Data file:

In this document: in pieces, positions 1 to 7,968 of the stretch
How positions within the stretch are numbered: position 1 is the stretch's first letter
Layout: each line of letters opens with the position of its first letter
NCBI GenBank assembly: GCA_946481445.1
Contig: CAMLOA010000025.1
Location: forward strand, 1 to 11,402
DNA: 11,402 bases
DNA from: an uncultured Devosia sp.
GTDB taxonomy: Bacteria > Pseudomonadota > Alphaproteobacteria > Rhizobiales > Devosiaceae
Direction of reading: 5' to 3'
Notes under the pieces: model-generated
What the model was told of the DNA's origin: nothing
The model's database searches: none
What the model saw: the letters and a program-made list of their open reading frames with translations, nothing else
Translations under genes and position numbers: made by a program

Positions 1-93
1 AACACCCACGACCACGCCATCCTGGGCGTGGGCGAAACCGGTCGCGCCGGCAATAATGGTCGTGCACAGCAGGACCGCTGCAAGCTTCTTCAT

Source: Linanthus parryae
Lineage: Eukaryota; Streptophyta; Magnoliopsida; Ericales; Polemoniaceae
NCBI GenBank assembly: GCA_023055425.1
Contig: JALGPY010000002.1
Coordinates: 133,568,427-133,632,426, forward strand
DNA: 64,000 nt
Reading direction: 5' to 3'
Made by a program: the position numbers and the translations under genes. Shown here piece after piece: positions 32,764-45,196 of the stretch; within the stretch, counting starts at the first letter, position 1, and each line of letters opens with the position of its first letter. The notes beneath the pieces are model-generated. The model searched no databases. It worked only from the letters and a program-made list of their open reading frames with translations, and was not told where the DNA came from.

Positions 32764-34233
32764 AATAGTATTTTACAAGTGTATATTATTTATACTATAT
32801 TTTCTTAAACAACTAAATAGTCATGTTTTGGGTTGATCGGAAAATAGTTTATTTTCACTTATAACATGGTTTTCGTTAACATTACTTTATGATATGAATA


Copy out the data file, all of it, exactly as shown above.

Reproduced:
In this document: in pieces, positions 1 to 7,968 of the stretch
How positions within the stretch are numbered: position 1 is the stretch's first letter
Layout: each line of letters opens with the position of its first letter
NCBI GenBank assembly: GCA_946481445.1
Contig: CAMLOA010000025.1
Location: forward strand, 1 to 11,402
DNA: 11,402 bases
DNA from: an uncultured Devosia sp.
GTDB taxonomy: Bacteria > Pseudomonadota > Alphaproteobacteria > Rhizobiales > Devosiaceae
Direction of reading: 5' to 3'
Notes under the pieces: model-generated
What the model was told of the DNA's origin: nothing
The model's database searches: none
What the model saw: the letters and a program-made list of their open reading frames with translations, nothing else
Translations under genes and position numbers: made by a program

Positions 1-93
1 AACACCCACGACCACGCCATCCTGGGCGTGGGCGAAACCGGTCGCGCCGGCAATAATGGTCGTGCACAGCAGGACCGCTGCAAGCTTCTTCAT

Source: Linanthus parryae
Lineage: Eukaryota; Streptophyta; Magnoliopsida; Ericales; Polemoniaceae
NCBI GenBank assembly: GCA_023055425.1
Contig: JALGPY010000002.1
Coordinates: 133,568,427-133,632,426, forward strand
DNA: 64,000 nt
Reading direction: 5' to 3'
Made by a program: the position numbers and the translations under genes. Shown here piece after piece: positions 32,764-45,196 of the stretch; within the stretch, counting starts at the first letter, position 1, and each line of letters opens with the position of its first letter. The notes beneath the pieces are model-generated. The model searched no databases. It worked only from the letters and a program-made list of their open reading frames with translations, and was not told where the DNA came from.

Positions 32764-34233
32764 AATAGTATTTTACAAGTGTATATTATTTATACTATAT
32801 TTTCTTAAACAACTAAATAGTCATGTTTTGGGTTGATCGGAAAATAGTTTATTTTCACTTATAACATGGTTTTCGTTAACATTACTTTATGATATGAATA